How Much Does a Home Appraisal Cost?

How Much Does a Home Appraisal Cost?

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In most cases, the average home appraisal should cost between $400 and $500. As a required part of any real estate transaction, appraisals make up a significant chunk of the closing costs in a mortgage. Most of the time, the borrower is responsible for covering the cost of the appraisal.

How Much Does a Home Appraisal Cost?

For a realistic look at the cost of an appraisal, we gathered mortgage estimates from several major consumer banks and compared the appraisal fees included in each set of closing costs. We also compared these appraisal fees against the other major lender and third-party charges.

Major Mortgage Closing Fees at Consumer Banks

Appraisal Fee
Origination Fee
Escrow Fee
Bank of America$495$1,185$675
TD Bank$590$984$400
Wells Fargo$515$995$275

While higher home values sometimes lead to higher appraisal costs, we found that the appraisal fees quoted online by each major bank remained fairly consistent for each home price we tested. The fees also failed to show any changes when we adjusted for different locations, which suggests that these numbers are more like guidelines than exact numbers. There was was also limited variation among the different banks, with most charging between $400 and $500 for the appraisal fee.

The appraisal fee represents one of the largest third-party expenses in the closing costs for a mortgage. The only service charge more expensive than the appraisal was the lender's own origination fee, with the cost of escrow services ranking third. This makes sense given the importance of a proper appraisal, which ensures that lenders aren't risking more money in a loan than a property is actually worth. While buyers are often expected to cover the appraisal fee, sometimes lenders or sellers will be willing to share this cost. In a refinance, the borrower always pays for the appraisal.

What Factors Affect Home Appraisal Fees?

In a home appraisal, a professional third party estimates the value of a property so that the lender can determine how much money to provide in the mortgage loan. Most people understand that the appraised value of a home depends on many factors like location and property condition. However, the fee for an appraisal itself can also go up or down based on the characteristics of your home.

Factors that Can Raise Appraisal Costs

  • Greater total square footage
  • Unique property site location
  • Unusual improvements or features
  • Extensive damages and repairs
  • Lack of similar properties nearby

If you're trying to understand why your appraisal fee is significantly higher than $500, the square footage of your property should be the first factor to consider. If a house is much larger than usual, an appraiser might charge more to measure and assess the total area. Appraisers also base the value of your home on the price of similar properties in your neighborhood. If your home is located far from any other properties or has unique characteristics that make comparative pricing more difficult, the appraisal could cost more time and money to complete.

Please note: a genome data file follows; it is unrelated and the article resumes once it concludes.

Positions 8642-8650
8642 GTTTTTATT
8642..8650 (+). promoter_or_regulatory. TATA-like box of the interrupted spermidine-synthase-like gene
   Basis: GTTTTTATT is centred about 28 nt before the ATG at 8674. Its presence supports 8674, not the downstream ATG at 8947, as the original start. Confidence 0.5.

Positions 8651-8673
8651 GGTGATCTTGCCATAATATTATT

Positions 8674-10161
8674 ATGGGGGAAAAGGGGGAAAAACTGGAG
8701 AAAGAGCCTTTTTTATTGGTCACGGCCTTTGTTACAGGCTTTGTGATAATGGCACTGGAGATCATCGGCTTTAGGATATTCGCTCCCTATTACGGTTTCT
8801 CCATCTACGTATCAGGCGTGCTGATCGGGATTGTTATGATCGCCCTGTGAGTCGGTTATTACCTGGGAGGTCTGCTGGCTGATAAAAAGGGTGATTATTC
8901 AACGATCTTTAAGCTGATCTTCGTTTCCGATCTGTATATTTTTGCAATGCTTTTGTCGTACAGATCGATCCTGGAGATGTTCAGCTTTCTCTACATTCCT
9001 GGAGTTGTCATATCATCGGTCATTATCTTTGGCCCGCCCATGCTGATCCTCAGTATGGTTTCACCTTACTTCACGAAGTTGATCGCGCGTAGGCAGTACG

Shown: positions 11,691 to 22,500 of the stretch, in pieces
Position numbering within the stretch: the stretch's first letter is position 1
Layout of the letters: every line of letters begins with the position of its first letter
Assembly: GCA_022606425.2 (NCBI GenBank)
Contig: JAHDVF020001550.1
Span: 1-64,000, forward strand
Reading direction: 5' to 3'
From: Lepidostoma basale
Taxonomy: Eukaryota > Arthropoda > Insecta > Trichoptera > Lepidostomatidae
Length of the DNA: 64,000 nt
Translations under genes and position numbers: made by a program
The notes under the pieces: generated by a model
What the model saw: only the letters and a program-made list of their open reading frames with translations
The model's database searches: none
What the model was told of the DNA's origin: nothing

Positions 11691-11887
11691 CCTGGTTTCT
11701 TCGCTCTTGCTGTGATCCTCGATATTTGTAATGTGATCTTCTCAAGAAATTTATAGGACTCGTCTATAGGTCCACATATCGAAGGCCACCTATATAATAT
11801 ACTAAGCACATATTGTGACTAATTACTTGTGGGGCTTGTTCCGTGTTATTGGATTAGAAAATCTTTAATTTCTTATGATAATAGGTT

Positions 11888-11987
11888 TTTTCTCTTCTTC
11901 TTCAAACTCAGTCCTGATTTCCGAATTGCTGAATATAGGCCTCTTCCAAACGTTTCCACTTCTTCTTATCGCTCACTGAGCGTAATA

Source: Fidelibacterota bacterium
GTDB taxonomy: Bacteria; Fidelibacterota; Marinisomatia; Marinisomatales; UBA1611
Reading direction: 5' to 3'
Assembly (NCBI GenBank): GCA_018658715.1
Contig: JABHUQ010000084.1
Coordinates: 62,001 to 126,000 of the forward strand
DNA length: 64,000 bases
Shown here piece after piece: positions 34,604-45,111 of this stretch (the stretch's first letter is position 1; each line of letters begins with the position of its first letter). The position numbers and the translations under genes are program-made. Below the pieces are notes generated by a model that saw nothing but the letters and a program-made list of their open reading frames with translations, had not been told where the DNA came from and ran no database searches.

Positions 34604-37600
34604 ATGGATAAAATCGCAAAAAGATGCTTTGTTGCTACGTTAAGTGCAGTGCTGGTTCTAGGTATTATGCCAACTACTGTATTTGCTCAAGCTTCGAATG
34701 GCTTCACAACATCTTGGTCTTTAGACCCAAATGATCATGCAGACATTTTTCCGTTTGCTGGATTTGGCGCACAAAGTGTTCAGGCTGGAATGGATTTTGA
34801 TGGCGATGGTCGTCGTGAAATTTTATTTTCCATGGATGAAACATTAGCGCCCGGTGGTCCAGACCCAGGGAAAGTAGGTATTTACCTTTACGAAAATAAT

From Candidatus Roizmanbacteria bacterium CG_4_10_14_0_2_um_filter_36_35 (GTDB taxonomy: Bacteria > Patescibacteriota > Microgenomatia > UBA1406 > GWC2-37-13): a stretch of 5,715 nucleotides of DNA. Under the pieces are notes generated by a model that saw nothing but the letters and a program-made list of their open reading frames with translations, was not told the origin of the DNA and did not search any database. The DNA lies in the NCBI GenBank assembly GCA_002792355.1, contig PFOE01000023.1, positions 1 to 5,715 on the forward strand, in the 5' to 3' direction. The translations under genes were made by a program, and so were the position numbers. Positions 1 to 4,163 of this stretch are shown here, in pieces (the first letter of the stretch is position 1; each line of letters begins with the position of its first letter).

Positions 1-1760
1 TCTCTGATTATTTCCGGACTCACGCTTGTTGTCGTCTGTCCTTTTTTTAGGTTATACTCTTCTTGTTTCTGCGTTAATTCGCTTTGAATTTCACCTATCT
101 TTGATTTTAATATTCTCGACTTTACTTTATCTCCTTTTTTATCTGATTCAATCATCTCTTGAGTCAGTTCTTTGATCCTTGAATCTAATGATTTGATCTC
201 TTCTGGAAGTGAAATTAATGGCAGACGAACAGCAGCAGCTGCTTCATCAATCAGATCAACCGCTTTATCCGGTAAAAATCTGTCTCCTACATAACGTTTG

While many people want to avoid overpaying on an appraisal, simply going with the lowest price isn't always the best practice. Appraisers who charge far below the market price could save you a few hundred dollars on your closing fees, but if they cut corners and deliver an undervalued appraisal, you could be missing out on tens of thousands in property value. Considering the appraisal fee in relation to the value of your home puts things in a more realistic perspective: the short-term savings of a cheaper appraisal isn't necessarily worth the risk of an inaccurate valuation.

Can I Choose My Own Appraiser for a Mortgage?

Federal law prohibits any party involved in a real estate transaction from directly choosing an appraiser. Whether you're a buyer or seller, you cannot order a valid appraisal from a company that you choose. Instead, lenders entrust the selection of an appraiser to a third party, who will randomly assign the job to one of its partnered appraisers in a set rotation. In this way, not even mortgage lenders have full control over the choice of appraiser for a given deal. This practice helps protect the impartiality of the final appraised value.

It's always possible to hire an appraiser for your own reference, but such privately obtained appraisals aren't legally acceptable for the purposes of obtaining a mortgage. However, lenders may accept appraisals that you obtain as part of an earlier mortgage process that doesn't result in a loan. So long as the original appraisal is less than 120 days old, you could potentially take it to a second lender and save yourself the cost of another appraisal.

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